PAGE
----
My name is Rubina (Ruby) Malik (She/Her), and I’m an Indo-Pakistani Canadian, originally from Scarborough, Ontario. I completed my undergraduate degree at McMaster University in the Arts & Sciences program and I have an MSc in social cognitive neuroscience.

I’m now a Ph.D. candidate at Western University, investigating the intersection of social cognition and genetics in patients with dementia. In particular, I’m interested in exploring neurocognitive mechanisms and genetic variants associated with apathy across neurodegenerative dementias. My research involves neuroimaging techniques, as well as cognitive and genetic testing. 

The Arts & Science program is unique. It gives students the opportunity to explore a range of disciplines, without having to pick a “major.” In my third year of undergrad, I took a course called medical humanities; it was an eye-opening introduction to the patient experience. We read several books in the course. The most impactful to me was “Special Exits” by Joyce Farmer. Joyce painted a poignant picture of loss and caregiver burden in dementia, inciting a deep sense of compassion within me.

I knew then that I wanted to be involved in helping improve the quality of life in patients and caregivers. Relieving apathy in patients with dementia can tremendously help improve quality of life. 

Entering a neuroscience program seemed like the natural next step. I often elected to take courses in psychology, neuroscience, and biology, purely out of interest and enjoyment. I knew that if I chose to pursue research, neuroscience would be the field. We know so much, yet so little, about the brain, and I was fascinated by the prospect of uncovering some of the greatest mysteries of the human condition.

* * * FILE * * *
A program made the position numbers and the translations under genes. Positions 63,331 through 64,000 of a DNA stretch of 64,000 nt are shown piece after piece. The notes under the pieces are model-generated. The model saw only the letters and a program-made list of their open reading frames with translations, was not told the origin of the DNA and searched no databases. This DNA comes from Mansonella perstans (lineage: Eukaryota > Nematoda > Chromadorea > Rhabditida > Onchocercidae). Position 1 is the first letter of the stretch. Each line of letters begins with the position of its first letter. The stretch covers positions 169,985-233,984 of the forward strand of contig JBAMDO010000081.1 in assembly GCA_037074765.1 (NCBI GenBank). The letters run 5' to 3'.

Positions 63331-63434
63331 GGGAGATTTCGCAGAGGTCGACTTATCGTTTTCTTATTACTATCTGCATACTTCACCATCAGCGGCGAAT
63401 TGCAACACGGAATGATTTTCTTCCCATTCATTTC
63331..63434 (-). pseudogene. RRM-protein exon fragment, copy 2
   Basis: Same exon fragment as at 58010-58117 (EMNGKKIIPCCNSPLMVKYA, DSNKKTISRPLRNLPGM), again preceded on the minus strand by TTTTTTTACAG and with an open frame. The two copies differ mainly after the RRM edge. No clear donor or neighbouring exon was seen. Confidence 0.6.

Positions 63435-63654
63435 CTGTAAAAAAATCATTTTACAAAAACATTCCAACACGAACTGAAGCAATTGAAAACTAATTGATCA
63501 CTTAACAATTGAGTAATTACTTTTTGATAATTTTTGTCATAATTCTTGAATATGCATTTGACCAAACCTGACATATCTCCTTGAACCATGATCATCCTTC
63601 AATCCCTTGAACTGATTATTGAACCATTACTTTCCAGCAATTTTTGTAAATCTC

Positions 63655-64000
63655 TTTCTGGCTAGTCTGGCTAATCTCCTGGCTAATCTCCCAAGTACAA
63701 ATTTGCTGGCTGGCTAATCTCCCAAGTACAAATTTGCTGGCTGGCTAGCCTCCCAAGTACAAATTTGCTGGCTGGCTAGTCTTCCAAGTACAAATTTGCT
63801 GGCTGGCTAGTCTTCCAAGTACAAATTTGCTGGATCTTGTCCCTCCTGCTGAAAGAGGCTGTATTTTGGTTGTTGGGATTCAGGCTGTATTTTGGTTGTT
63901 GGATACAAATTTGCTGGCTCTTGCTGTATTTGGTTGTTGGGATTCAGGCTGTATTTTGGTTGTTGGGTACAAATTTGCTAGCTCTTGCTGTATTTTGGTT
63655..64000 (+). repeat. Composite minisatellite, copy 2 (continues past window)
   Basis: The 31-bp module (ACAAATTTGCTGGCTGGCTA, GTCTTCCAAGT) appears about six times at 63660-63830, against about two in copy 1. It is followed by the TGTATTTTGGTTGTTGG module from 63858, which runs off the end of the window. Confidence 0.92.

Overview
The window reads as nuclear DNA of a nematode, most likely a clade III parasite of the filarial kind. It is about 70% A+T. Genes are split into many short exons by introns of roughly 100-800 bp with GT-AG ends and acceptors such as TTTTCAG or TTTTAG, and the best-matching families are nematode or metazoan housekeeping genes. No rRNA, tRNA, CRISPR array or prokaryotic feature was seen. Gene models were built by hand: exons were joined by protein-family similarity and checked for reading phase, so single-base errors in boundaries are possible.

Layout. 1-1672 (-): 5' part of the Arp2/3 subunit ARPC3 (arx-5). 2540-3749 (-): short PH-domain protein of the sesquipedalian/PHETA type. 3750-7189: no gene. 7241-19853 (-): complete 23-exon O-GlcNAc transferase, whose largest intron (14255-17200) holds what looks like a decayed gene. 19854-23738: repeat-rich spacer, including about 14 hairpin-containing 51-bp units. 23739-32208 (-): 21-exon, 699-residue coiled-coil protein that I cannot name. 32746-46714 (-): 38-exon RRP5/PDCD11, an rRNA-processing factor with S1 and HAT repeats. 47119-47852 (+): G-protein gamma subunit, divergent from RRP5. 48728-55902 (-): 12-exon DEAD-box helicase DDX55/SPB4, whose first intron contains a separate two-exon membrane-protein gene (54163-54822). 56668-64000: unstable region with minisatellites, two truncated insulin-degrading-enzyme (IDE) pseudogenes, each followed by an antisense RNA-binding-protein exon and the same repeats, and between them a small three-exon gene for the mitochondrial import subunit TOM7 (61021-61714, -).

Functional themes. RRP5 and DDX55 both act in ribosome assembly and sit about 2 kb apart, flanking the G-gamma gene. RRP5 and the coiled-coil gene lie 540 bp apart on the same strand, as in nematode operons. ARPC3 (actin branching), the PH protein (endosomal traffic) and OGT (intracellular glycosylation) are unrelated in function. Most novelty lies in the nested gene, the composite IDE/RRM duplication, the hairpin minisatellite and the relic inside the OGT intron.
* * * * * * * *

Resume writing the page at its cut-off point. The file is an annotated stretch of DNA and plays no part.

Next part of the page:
“I’m passionate about mental health, and more generally, EDI advocacy. This is fueled by my experiences growing up in a low-income community, where familial love and support were at constant war with intergenerational trauma. Love and support should always win.”

I started a podcast, called Brain Matter Chatter, to bring awareness to #AcademicMentalHealth. Brain Matter Chatter is unique in that it highlights student narratives, faculty perspectives, and expert advice on mental health, and includes a scicomm element to it as well.

“Our hosts, being neuroscience graduate students, facilitate discussions on mental health while highlighting scientific findings related to episode topics in a digestible way.”


1. Apathy is a neuropsychiatric syndrome associated with tremendous caregiver burden, accelerated cognitive decline, and increased morbidity.

2. Apathy is difficult to diagnose and treat, largely due to a gap in our knowledge about the brain regions and cognitive processes that underlie it. 

3. Apathy is the most common neuropsychiatric syndrome in Alzheimer’s disease.

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